Realising Realistic Medicine: Chief Medical Officer for Scotland annual report 2015-2016 appendix

Case studies of applying the personalised, patient-centred Realistic Medicine approach across Scotland.

NHS Western Isles

Initial thoughts

NHS Western Isles has embraced Realistic Medicine in a variety of different healthcare areas and believes that the patient experience and journey should be at the heart of any new programmes.

What have we done so far?

A Patient Centred Care Pathways Programme has been established with the remit to explore individual pathways to improve efficiency and effectiveness of care. These include the Do It Referral Pathways, Patient Travel and Video Conferencing, Anticipatory Care Pathways, Self-Management and Pro-active Specialist Care.

A biologics reduction programme is already underway whereby patients on biologics are evaluated as to their suitability for dose reduction. Biosimilars have been adopted in full for new patients, once remaining stock is used up.

Anticipatory Care Planning ( ACP) has been identified as an important area. A sharper focus on ACPs is looking to maintain the patient at home where safe and appropriate, and ensure that healthcare is in line with a previously agreed, patient centred, plan.

In another priority area, Ophthalmology, NHS Western Isles has trained a specialist nurse for intra-vitreal injections, thereby releasing consultant time to perform cataracts. This is the latest in a series of moves to enhance the nursing role and reduce the pressure on medical consultants to enable them to address the more complex needs of patients.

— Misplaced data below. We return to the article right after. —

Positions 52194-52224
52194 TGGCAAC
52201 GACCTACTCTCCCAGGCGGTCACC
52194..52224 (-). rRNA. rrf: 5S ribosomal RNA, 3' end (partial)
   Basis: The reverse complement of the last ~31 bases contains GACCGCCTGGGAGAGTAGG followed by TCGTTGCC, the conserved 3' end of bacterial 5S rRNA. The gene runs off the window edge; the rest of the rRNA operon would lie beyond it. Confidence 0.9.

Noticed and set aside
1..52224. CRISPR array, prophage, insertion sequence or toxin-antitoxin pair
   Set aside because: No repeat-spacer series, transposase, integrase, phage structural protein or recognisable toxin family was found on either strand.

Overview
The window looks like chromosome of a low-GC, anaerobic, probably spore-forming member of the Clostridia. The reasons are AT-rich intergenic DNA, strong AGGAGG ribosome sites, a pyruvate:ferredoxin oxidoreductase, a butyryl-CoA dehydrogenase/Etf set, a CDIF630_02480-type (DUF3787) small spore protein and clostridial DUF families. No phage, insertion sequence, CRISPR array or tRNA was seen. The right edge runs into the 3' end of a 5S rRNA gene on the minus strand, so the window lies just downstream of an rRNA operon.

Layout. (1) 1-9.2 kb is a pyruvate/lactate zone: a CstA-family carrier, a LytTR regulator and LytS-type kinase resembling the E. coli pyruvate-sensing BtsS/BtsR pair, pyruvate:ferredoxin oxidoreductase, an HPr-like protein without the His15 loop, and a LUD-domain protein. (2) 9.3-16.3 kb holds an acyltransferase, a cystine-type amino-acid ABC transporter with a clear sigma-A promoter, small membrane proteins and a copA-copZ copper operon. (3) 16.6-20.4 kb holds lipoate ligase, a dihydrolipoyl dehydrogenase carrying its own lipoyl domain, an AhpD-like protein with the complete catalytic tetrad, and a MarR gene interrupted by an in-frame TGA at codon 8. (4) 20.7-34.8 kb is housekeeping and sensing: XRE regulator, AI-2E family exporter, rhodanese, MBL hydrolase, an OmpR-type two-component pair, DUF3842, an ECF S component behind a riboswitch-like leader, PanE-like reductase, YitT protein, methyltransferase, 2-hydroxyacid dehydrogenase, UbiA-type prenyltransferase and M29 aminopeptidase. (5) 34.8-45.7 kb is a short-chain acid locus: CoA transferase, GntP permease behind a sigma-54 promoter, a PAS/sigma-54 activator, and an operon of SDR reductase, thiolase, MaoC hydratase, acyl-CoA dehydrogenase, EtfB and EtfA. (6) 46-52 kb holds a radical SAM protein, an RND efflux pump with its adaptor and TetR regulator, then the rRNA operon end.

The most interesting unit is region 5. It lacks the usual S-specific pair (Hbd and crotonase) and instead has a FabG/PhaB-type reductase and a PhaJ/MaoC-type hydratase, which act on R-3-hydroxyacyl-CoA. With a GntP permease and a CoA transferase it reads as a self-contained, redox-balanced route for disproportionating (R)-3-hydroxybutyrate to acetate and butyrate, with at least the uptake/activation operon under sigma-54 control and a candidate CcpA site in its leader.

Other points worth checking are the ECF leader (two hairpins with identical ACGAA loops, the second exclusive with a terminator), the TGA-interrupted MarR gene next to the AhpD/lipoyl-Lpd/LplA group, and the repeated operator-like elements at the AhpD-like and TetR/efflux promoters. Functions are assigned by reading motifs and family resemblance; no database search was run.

What next?

Incremental changes to the Patient Centred Care Pathways Programme will be delivered on a pathway by pathway basis. The programme aims to change the way people receive care so that the benefits are long term and transferable to other pathways.

In the area of Varicose Vein treatment, we are currently working with NHS Highland in reviewing the number of patients referred for varicose vein treatment. All patients currently travel to Raigmore for treatment, often twice. Indications are that at least 50% of those patients could be more for cosmetic treatment than for the relief of symptoms. NHS Highland is reviewing the referral guidelines and it is expected to reduce the number treated by 50-70%. NHS Western Isles is likely to adopt the guidelines set out by NHS Highland.

The ACP work will in future focus on early supported discharge to minimise the time people need to spend out of familiar home circumstances. Length of stay has been identified as an area where NHS Western Isles is an outlier, particularly in relation to pre-operative stays. We are working to develop alternatives to pre-operative stay where there is no medical indication for early admission.

Final thoughts

NHS Western Isles has adopted the principles of Realistic Medicine and is actively working towards translating them into everyday clinical practice.


Email: Catherine Calderwood

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